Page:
koko2002 1,775 Views
Joined: Nov 12, '10;
Posts: 33 (6% Liked)
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I think Tankweti's statements are true. As a new RN going into a LTC, I wouldn't emphasize educational level. My first job was at a LTC. After two months, they had me as charge over the whole facility. I also had my own unit of 25+ patients to handle. I think it did irk some experienced LPNs that I was charge. But most of them would be very helpful. One in particular was a bit hard on me at times. I remained humble and shifted my questions to other LPNs. I also let them know that I respected their experience. --On rare occasions, I was acutely aware that I had learned things in school that an LPN colleague hadn't, but for the most part, I learned TONS from them --All in all, as a new grad or even a new nurse, I'd rather have an experienced LPN on my team than (I can't believe I am saying this) another new grad. --When the stuff hits the fan, experience can really be helpful. --I guess it is important to have a balance on the team....experienced nurses with the newbies. I should also mention that I work with experienced RNs and LPNs now along with new grads. I learn from ALL of them. I like a well-balanced team. I am not a charge anymore. In my charge, I like experience. ...hm...I guess most of us would. --So if you are going in as an inexperienced charge, it might be easy to understand that some folks won't be as jazzed about it. ---But accept it and show them that you will bring your best to the team. Draw on their strengths and appreciate them. You will learn a lot.
oops...just realized you are LPN...I focused on previous poster.
I think you will be fine and learn a lot, just like me. I have found most folks want to help. Some folks are too busy to help. Very rarely, there will be some that just don't want to or just feel irritable...maybe they are burned out. If you find someone is cranky, give them the benefit of the doubt... nursing is stressful. Change your approach, and/or choose another person to help you...
I am now in acute care. I miss many aspects of LTC. I am in acute care as I am trying to "round out" my experience.
I learned about managing dying patients in LTC....pain, anxiety, breathing, emotional support... If you ever have a patient that is in the dying process and is in anyway uncomfortable (and you can't help it), draw on the other nurses on your team and the provider to find ways to make them more comfortable. I did not learn about managing the dying process in school. Things you might see prescribed --dilaudid, morphine, lorazepam, atropine, oxygen (NC/face mask), suctioning... Remember you can call on pastoral support....and sometimes if hospice is on the case --on hospice... In LTC, you are the one present --and you often must advocate for the patient to the provider. They may not have adequate pain control, etc., ordered. You must advocate for it.
It is normal and understandable to be nervous. I used to work in Subacute, am in ER now. The most important thing I learned working in SNF is time managment. You will be taking care of many patients. I took care of 26 subacute, more like acute , really! And I covered nurses in LTC, too. Boy! Too many patients to assess, too many meds to pass, too many phone calls from patients' family, pharmacy calls and doctors' orders to take care of. So very important to really prioritize your tasks. Go and see medically complicated patients first like diabetics and on vents. Get organized. I made a list of all my patients---diagnosis, diet, precautions, fingersticks for blood sugar, lab specimens to collect...etc etc. What I enjoyed most there was I get to know the patients since they stayed there for a long time, hence LTC. Good luck!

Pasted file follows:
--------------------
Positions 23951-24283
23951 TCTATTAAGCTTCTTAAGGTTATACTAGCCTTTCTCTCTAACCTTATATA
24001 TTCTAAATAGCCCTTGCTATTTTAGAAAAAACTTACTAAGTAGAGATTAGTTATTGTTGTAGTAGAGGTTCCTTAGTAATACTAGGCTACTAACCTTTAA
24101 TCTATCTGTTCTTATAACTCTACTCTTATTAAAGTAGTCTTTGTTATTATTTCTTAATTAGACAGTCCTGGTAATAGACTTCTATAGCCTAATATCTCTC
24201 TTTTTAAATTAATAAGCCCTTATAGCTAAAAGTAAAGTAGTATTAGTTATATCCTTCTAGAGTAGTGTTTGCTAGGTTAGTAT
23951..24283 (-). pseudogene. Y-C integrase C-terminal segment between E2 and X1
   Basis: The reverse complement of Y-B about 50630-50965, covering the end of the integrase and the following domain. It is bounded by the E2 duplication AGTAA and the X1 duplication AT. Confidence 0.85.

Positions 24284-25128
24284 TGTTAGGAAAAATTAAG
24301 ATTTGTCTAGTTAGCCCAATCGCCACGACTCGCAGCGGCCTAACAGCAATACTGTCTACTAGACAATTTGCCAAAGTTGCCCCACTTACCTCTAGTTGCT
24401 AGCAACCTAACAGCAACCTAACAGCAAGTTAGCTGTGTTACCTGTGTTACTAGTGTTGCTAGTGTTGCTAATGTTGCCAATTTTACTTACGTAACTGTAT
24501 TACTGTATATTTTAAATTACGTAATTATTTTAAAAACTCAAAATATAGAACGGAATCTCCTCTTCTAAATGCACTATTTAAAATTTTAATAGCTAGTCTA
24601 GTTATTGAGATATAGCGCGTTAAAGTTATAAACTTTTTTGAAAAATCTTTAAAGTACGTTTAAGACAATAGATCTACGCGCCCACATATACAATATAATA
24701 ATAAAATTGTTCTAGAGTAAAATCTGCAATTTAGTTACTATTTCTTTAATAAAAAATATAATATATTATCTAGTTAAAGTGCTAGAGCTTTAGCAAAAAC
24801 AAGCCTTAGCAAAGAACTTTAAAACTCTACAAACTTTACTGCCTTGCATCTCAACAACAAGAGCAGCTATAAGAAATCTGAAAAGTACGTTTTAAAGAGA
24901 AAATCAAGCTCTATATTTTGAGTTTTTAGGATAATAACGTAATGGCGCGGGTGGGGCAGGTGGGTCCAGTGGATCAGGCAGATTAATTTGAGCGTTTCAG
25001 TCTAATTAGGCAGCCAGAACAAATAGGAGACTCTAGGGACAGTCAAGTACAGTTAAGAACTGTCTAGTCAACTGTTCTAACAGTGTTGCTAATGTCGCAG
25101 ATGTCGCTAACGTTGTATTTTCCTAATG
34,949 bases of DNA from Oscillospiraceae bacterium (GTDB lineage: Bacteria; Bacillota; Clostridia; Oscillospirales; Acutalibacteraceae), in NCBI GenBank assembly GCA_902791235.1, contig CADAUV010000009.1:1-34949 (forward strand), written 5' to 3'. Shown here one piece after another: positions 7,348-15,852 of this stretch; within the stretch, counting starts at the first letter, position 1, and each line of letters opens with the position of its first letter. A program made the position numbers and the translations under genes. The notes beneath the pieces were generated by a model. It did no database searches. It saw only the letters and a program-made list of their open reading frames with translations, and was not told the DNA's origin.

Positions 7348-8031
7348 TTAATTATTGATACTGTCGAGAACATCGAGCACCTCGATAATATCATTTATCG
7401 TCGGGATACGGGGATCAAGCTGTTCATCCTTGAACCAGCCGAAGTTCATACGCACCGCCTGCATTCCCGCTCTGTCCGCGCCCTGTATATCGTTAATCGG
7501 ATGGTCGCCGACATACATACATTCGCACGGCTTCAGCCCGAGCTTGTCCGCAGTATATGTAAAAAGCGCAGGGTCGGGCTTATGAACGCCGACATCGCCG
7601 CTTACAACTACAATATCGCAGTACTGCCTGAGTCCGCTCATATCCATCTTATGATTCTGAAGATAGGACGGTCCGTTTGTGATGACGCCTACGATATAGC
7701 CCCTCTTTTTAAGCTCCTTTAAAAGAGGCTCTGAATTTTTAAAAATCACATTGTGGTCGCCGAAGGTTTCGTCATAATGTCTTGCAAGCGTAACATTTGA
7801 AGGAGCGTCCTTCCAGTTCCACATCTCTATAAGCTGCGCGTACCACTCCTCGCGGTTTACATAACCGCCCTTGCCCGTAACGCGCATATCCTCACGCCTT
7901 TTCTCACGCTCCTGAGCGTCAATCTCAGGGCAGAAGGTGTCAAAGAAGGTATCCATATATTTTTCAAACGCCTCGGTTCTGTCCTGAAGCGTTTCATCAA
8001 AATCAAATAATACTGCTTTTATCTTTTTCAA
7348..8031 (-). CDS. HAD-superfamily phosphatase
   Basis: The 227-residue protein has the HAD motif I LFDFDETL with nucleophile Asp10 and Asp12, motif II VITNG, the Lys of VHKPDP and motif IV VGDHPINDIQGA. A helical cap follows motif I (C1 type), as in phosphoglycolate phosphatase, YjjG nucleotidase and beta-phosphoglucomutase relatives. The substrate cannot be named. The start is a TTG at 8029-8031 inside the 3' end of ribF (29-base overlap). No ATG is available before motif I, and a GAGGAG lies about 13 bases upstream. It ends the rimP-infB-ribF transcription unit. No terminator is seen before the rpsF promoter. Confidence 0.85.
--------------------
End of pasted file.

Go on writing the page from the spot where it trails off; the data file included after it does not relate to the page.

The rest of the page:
Hi: I graduated in May 2010 with a BSN and 3.5 GPA and was unable to find anything until I took a job at a local nursing home. I have now been there a little past 3 months. Unfortunately, in medical environments in general, there is alot of backbiting. I was a medical transcriber for 25 years and saw the same thing in that environment. What you must recognize is that nursing homes, and indeed all of medicine in this country, operates under a capitalist model. It is all about the money. Being precepted for 5 days when going onto a rehab floor is grossly insufficient (I got 3 weeks of precepting for a LTC floor) but there is not much you can do about it. The job market in general, even for nurses, is so tight right now that you have to take what you can get and suck it up. Point is that they want you to get out there working and start being productive from day one. Alot of nurses and even aides will expect you to automatically know stuff that you do not know. What you (and all of us) learned in nursing school is basically not helpful in the real world. We learn to do things the right way and by the book. In real life, it is not that way. People find ways to cut corners to save time. In general, you will find that the expected workload is more than can be realistically expected from a person. But again, that is the capitalist environment we are in. As far as nurse's attitudes towards you, it all depends on who you get as coworkers. Some of my coworkers have been very good with me, but they cannot provide much help because they also have 20 patients to look after, medicate, do treatments for, do copious documentation on, pick up MD orders, etc. And we are not computerized so alot of things must be done in triplicate and by hand. It all has to be finished by the end of your shift, with no going over time. Then there are other coworkers who do not want to help me or give advice and make it very clear that they dont want to. They will finish their work and sit at the nurses station texting and will not offer to help another nurse, even though it is unofficial facility policy that they do so. I have also run into "education discrimination". Many nurses at LTC facilities are LPN's, with an occasional RN. Most of those RN's are 2 year grads. I am the only BSN in the place, including supervisors and the DON. I wanted this title placed on my badge, as I felt I worked hard to get it. But I obviously pushed some people's buttons by doing so. However, nothing stops them from going back to school to do it themselves. Jealousy is a factor in these situations and you should be prepared for it. You should also prepare to be mandated to stay if people call in. I realize that some states have prohibited this practice but it continues nonetheless. The bottom line is that you should be nice, but not a doormat. Do not let people bully you or intimidate you. Be assertive and professional and keep your residents concerns first and put all that other petty stuff at the back of your mind. Keep focused on your residents and it will be easier for you.